I think the best thing about this novel is the characters – they live beyond the page. The story I’m not so sure about…

I recommend this with some reservations.

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Home – Marilynne Robinson

Having read and loved Gilead I put Home on my Christmas list – I wasn’t disappointed.

Here is the description from the publisher …

Hundreds of thousands were enthralled by the luminous voice of John Ames in Gilead, Marilynne Robinson’s Pulitzer Prize–winning novel. Home is an entirely independent, deeply affecting novel that takes place concurrently in the same locale, this time in the household of Reverend Robert Boughton, Ames’s closest friend.

Glory Boughton, aged thirty-eight, has returned to Gilead to care for her dying father. Soon her brother, Jack—the prodigal son of the family, gone for twenty years—comes home too, looking for refuge and trying to make peace with a past littered with tormenting trouble and pain.

Jack is one of the great characters in recent literature. A bad boy from childhood, an alcoholic who cannot hold a job, he is perpetually at odds with his surroundings and with his traditionalist father, though he remains Boughton’s most beloved child. Brilliant, lovable, and wayward, Jack forges an intense bond with Glory and engages painfully with Ames, his godfather and namesake.

Home is a moving and healing book about families, family secrets, and the passing of the generations, about love and death and faith. It is Robinson’s greatest work, an unforgettable embodiment of the deepest and most universal emotions.

This novel is about family (the ties that bind), spirituality (in particular Presbyterianism) and parenting. Jack returns home after an absence, and silence, of twenty years. He is an alcoholic who has spend time in prison. His is a lonely soul who hasn’t been able to make a connection with his family – at most family gatherings (even as a child) he was absent. His father appears to love his ‘lost sheep’ more than his other seven children.

This is a beautifully crafted story – every word seems chosen with care. It seems such a simple tale; ne’er do well son returns home, tries to reconcile or at least understand (and possibly believe) his father’s faith and tries to  develop a relationship with  Amos his father’s best friend. However, I find myself thinking about the characters; what will happen to Jack and Glory, will he stay sober? Will he find grace? The characters are beautifully realised; the gentlemanly Robert who has spent his life pondering the great religious questions, Glory a pious, vulnerable woman who has returned home and can see her life stretching out forever in the old house (never able to change anything) and finally Jack searching for something, always disappointing someone.

The Boughton’s are religious – Robert was a Presbyterian minister –  and there seems to have been much discussion about grace, judgement and punishment. Jack and Robert spend a lot of time thinking about god’s purpose  and Jack in particular wonders whether some people are just born  doomed (predestination). Ewen MacDonald (Lucy Maud Montgomery’s husband) seemed to think he was eternally doomed as well (according to The Gift of Wings).

I think this book is fabulous, but I wonder if people unfamiliar with harsh judgemental Anglican religions will understand.


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How I Live Now – Meg Rosoff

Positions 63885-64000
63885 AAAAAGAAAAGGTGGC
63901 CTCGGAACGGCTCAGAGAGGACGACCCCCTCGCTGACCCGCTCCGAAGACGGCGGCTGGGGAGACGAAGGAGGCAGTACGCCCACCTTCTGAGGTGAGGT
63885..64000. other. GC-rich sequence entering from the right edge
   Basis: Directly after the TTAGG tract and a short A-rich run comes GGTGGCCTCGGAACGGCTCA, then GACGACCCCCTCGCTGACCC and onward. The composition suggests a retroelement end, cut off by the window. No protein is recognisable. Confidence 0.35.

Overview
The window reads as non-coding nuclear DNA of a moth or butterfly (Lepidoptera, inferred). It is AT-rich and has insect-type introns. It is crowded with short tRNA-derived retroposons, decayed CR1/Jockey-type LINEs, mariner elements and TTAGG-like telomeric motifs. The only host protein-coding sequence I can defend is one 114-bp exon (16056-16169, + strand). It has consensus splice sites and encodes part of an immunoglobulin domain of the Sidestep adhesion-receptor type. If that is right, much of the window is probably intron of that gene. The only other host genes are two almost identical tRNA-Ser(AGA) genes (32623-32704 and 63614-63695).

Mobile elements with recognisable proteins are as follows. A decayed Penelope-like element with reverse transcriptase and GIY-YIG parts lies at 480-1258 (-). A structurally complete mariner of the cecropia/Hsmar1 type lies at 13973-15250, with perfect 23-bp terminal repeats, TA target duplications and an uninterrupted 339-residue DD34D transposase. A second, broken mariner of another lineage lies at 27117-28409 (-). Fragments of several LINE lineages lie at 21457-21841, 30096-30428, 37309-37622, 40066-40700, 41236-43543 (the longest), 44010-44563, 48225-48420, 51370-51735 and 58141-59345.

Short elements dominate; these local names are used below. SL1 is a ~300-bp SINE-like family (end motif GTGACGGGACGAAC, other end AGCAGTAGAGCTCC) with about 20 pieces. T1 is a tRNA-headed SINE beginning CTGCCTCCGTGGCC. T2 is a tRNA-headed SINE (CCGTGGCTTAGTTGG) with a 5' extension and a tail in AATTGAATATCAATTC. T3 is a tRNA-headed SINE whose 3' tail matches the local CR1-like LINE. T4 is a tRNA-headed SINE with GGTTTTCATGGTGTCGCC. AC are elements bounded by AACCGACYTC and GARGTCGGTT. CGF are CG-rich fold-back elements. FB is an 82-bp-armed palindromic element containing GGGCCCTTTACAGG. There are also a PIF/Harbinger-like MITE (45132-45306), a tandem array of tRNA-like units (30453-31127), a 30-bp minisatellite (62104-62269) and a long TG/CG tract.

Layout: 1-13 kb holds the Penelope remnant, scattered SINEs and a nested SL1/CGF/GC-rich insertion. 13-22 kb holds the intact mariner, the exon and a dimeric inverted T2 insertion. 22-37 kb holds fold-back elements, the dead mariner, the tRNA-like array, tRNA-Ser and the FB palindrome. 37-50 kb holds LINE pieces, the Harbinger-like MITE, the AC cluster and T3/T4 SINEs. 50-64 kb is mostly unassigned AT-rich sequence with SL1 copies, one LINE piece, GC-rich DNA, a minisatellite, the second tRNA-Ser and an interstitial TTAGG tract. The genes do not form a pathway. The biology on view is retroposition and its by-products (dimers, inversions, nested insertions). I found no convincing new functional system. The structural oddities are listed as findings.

I got this book out of the library – from the young adult section, but I think it transcends that definition. The blurb …

“EVERY WAR HAS turning points and every person too.” Fifteen-year-old Daisy is sent from Manhattan to England to visit her aunt and cousins she’s never met: three boys near her age, and their little sister. Her aunt goes away on business soon after Daisy arrives. The next day bombs go off as London is attacked and occupied by an unnamed enemy. As power fails, and systems fail, the farm becomes more isolated. Despite the war, it’s a kind of Eden, with no adults in charge and no rules, a place where Daisy’s uncanny bond with her cousins grows into something rare and extraordinary. But the war is everywhere, and Daisy and her cousins must lead each other into a world that is unknown in the scariest, most elemental way.

A riveting and astonishing story.

Daisy is sent to England to be out of the way of her step mother Davina. It is a tense time, her Aunt Penn, is busy working on ways to avoid war – she leaves England  only a day or two after Daisy arrives to attend a conference in Oslo. War  is imminent. Daisy and Edmund (her cousin) fall in love – bombs go off and England is occupied. Most of the English military are fighting in conflicts overseas, so it is easy to occupy the country. At first the war has no impact on the children – they continue having a lovely summer holiday, but eventually the house is  requisitioned and the girls (Daisy and Piper) are sent to one farm and the boys (Edmund and Isaac) to another. Edmund and Daisy have a special relationship – she can hear him in her thoughts and he seems to be able to hear her thoughts, answering questions before she has asked them etc.

Daisy’s plan is to find the boys. They take on a few farming jobs and she stores away information about the biys location – east of here. Then all hell breaks lose and the girls are on their own in the English countryside. They continue to try to find the boys – horrific things happen, but not to them and evenutally they end up back at their house and Daisy is forcebly returned to the US. She eventually returns to England and we hear the rest of the story.

Ms Rosoff’s version of a 21st century war is scary in it’s believability – no one even knows why there is a war, there are suicide bombers, poison in the water, no electricity and snipers. And the world really falls apart when there is no electricity – how do you milk the cows? keep the milk cold? etc.

I recommend this book – it starts of as a story of teenage angst and romance (is she anorexic), but ends up being an interesting story about survival and the break down of civilization.